Additional accessories

In addition to the console reveal, several additional accessories were announced, including a charging station for the DualSense, a new HD camera, and a media remote control. The Pulse 3D is a wireless headset made to take advantage of the console's 3D audio technology.

System software

The console has a completely revamped user interface that is characterized as accessible and informative, providing real-time updates so the player doesn't have to search or wait to discover friends' activities, available multiplayer activities, and available single-player missions and rewards. Cerny stated "we don't want the player to have to boot the game, see what's up, boot the game, see what's up", so all of these options will be "visible in the UI". Matt MacLaurin, the current vice president of UX design at PlayStation, described the redesigned user interface as a "very interesting evolution of the OS,” further adding that it is a “100 percent overhaul of the PS4 UI and some very different new concepts". Matt also stated that the performance of the user interface will be extremely fast and that a new visual language will be implemented, to highlight the evolutionary growth of the PS5 software design.


Each PlayStation 5 console will come pre-installed with Astro's Playroom, a platformer game designed to serve as a demonstration of the new DualSense controller.
Sony considered the transition from PlayStation 4 to PlayStation 5 as a major technological advancement and embraced the generation change. Jim Ryan said that their first-party PlayStation Studios are focused solely on PlayStation 5-exclusive titles that exploit the console's enhanced capabilities instead of developing new cross-generation titles that work on both the PlayStation 4 and PlayStation 5. "We have always said that we believe in generations. We believe that when you go to all the trouble of creating a next-gen console, that it should include features and benefits that the previous generation does not include. And that, in our view, people should make games that can make the most of those features." General manager Eric Lempel affirmed that Sony "want to evolve every part of the experience", but for that to happen "we can’t take everybody with us from previous consoles into . You need new hardware, you need new devices to experience what these developers want you to experience." Lempel also said that Sony found that trying to deliver on cross-generation titles limited innovation in their new games, another reason they have focused on PlayStation 5-exclusivity.
Wired magazine anticipates third-party developers will continue releasing new games for both the PlayStation 4 and the PlayStation 5. Sony has said it will support any publisher that wants to offer PlayStation 5 copies of PlayStation 4 titles at no additional cost. Electronic Arts has affirmed its games released in 2020 for the PS4 such as FIFA 21 and Madden NFL 21 will include a free update to the PS5 version, providing players update before the next numerical entry in the sport series. Bungie similarly has said Destiny 2 players can update their game to the enhanced PS5 version at no extra cost, and CD Projekt RED is committed to offering PS4 owners of Cyberpunk 2077 a free upgrade to improve the game's visuals on PlayStation 5.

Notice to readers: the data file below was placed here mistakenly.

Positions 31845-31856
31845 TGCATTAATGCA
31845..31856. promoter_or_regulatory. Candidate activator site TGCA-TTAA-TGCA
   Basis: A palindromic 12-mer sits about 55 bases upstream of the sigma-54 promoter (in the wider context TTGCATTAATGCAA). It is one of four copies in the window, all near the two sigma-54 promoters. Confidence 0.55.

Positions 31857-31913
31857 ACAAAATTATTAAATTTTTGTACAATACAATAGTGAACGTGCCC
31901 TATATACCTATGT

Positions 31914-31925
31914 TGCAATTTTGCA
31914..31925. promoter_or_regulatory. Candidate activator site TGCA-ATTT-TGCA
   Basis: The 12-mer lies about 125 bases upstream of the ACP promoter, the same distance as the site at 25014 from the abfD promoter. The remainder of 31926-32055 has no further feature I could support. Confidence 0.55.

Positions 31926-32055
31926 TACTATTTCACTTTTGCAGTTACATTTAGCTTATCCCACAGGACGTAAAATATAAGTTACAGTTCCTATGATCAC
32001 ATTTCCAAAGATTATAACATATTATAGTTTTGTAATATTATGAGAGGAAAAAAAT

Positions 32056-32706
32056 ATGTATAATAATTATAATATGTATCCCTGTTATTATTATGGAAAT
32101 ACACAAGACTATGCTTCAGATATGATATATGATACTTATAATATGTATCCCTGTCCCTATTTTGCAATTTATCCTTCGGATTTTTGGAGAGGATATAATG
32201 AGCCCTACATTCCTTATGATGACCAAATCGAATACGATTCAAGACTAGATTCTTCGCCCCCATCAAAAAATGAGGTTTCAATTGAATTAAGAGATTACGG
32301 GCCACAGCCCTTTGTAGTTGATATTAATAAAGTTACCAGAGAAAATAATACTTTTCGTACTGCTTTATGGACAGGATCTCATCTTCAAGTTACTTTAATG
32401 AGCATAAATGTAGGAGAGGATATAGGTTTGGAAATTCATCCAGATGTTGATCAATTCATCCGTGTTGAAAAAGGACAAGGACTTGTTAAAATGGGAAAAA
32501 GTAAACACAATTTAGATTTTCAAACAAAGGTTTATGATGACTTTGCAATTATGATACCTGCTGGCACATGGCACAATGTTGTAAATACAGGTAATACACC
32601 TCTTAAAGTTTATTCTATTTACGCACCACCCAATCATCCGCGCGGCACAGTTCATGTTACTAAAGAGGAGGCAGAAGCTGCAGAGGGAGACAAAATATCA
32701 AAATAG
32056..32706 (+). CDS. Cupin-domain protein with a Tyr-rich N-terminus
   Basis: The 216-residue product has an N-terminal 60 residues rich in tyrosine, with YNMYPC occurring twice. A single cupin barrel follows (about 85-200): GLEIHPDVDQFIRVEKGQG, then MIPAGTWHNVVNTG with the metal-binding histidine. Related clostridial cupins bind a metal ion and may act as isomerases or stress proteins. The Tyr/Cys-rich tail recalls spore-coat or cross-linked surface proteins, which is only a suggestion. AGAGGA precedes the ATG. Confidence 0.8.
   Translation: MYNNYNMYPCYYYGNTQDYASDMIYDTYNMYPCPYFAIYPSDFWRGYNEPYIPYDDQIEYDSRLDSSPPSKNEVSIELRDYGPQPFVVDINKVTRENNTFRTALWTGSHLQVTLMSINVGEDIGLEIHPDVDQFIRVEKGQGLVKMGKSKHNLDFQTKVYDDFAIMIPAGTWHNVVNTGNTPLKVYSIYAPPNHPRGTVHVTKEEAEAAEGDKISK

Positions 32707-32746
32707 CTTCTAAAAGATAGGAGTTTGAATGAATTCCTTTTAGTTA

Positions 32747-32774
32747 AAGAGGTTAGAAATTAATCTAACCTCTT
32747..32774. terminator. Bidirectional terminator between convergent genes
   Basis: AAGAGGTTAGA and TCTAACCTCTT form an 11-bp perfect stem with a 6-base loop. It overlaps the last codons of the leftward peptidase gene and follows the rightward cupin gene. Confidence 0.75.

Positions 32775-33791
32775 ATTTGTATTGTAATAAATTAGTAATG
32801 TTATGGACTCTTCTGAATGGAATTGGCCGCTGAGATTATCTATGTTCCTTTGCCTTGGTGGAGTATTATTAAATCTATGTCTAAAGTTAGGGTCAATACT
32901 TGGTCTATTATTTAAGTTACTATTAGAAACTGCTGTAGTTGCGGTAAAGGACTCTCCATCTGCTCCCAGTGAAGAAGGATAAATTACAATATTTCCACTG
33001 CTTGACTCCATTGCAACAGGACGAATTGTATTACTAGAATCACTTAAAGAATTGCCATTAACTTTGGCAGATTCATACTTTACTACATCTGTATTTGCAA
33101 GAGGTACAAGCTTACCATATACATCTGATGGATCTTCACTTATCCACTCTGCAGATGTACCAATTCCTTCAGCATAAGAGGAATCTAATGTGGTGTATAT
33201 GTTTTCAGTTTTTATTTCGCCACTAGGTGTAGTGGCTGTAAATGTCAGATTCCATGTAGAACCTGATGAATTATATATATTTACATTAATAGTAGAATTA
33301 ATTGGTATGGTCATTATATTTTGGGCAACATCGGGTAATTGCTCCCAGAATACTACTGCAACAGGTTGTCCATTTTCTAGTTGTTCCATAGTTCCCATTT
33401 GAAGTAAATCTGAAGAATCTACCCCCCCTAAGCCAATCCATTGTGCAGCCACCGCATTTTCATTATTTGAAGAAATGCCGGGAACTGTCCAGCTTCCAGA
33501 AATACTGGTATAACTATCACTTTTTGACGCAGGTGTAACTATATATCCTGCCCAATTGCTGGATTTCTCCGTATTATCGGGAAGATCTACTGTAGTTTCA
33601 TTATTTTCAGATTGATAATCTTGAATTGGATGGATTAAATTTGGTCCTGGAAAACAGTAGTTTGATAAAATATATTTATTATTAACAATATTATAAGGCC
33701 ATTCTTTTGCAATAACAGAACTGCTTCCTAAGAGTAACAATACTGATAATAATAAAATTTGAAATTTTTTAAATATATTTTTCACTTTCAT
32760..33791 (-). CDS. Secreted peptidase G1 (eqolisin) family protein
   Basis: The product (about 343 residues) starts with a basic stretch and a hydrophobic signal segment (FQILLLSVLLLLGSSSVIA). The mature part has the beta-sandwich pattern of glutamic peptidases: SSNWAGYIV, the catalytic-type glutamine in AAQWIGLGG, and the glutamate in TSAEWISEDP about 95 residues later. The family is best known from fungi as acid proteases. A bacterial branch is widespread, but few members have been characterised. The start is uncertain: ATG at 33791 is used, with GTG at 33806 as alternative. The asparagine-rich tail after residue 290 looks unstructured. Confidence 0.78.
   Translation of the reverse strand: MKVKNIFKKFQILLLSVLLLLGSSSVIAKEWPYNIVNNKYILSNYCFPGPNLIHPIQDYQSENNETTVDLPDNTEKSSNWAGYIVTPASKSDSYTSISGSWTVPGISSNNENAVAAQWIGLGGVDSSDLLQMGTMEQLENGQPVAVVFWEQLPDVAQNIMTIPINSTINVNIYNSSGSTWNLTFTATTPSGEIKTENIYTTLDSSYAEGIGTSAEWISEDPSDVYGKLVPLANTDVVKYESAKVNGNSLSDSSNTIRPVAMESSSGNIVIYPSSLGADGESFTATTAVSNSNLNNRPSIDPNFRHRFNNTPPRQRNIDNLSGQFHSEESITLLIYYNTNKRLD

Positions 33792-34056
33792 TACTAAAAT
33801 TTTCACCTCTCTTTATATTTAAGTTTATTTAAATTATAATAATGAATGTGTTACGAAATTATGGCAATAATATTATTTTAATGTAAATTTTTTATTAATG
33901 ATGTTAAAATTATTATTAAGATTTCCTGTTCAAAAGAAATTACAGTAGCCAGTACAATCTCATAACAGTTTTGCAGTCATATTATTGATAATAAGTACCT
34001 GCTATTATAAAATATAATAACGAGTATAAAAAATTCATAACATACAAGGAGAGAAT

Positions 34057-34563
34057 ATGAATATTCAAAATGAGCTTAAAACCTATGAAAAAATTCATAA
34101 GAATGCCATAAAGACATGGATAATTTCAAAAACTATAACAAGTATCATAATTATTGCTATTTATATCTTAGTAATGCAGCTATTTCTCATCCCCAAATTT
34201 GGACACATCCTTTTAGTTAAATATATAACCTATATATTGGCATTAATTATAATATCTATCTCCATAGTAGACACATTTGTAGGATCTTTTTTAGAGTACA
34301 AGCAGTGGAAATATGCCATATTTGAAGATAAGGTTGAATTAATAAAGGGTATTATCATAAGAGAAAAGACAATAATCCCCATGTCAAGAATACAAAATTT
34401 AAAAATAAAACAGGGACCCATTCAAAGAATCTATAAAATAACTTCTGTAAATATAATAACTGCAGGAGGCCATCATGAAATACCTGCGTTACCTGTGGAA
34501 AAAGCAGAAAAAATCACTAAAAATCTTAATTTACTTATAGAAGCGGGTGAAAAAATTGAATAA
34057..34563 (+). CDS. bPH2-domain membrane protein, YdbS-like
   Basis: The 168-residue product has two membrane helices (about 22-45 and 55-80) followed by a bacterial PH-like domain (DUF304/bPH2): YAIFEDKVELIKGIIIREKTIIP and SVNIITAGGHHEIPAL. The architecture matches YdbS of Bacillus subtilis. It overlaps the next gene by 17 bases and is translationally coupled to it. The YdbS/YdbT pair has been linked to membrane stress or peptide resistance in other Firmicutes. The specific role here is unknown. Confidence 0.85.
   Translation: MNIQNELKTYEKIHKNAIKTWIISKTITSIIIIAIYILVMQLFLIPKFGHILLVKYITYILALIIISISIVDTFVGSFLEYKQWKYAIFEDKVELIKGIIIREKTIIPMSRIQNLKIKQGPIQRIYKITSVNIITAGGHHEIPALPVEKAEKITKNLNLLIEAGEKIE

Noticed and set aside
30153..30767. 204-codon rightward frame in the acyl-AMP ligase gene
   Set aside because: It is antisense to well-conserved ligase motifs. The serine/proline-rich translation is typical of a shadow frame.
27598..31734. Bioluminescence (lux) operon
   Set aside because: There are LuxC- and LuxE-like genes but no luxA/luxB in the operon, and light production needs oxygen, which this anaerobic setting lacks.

The console includes functionality for cross-generation and backward compatible games, enabling players to switch backward or forward between systems without losing progress, while friends separated by platform can join the same multiplayer games together. Sony CEO Jim Ryan said "it won't be a binary choice about whether you have to be either on PlayStation 4 or next-gen to continue your friendship."

Backward compatibility

Sony has stated that PlayStation 5 will be backward compatible with the "overwhelming majority" of PlayStation 4 games, with many running at boosted processing speeds "so that they can benefit from higher or more stable frame rates and potentially higher resolutions". This is enabled in part by the similar hardware architecture of the two systems and by adding "extra logic" to the RDNA 2 GPU to ensure compatibility with PlayStation 4's and 4 Pro's GPUs. Mark Cerny explained during a March 2020 presentation and later in an interview with Digital Foundry how CPU clock timing required particular attention; while the Zen 2 CPU has an instruction set to handle the PlayStation 4's Jaguar CPU, their timings can be very different, so Sony worked closely with AMD when developing the Zen 2 CPU to adjust the timings so they can more closely match that of the Jaguar. Cerny described the results as "excellent" but noted boosted frequencies can lead to occasional problems and so they are evaluating the performance of each individual game to spot any remaining issues that need attention by the software developers. To illustrate the engineering team's progress, Cerny provided a snapshot of the top 100 PlayStation 4 games based on play time and is expecting "almost all of them" to be compatible at launch. The new console is also expected to be compatible with PlayStation VR.
Eurogamer reported that Sony's certification program as of May 2020 required games for the PlayStation 4, submitted for certification after July 13, 2020, to be natively compatible with the PlayStation 5, while noting PlayStation was continuing work to ensure older PS4 games will run on PS5 through its backward compatibility program.

Marketing and release

Sony plans to launch the PlayStation 5 by the end of 2020, as to be available for end-of-year holiday sales.
Two versions are expected for launch: The base PlayStation 5 will include an Ultra HD Blu-ray disc drive, while the PlayStation 5 Digital Edition will omit this drive, serving as a lower-cost version for consumers who prefer to buy games through digital download. Both versions will ship with one DualSense controller.
Bloomberg reported in February 2020 from people with knowledge of Sony's manufacturing process that the current bill of materials selected for the unit were estimated to be about total, driven by the current higher costs of flash memory, which was in high demand by cell phone manufacturers for the rollout of 5G wireless connectivity. Bloomberg estimates the PlayStation price will be at least, however increased revenue from online subscription services may allow Sony "greater flexibility" on final hardware pricing.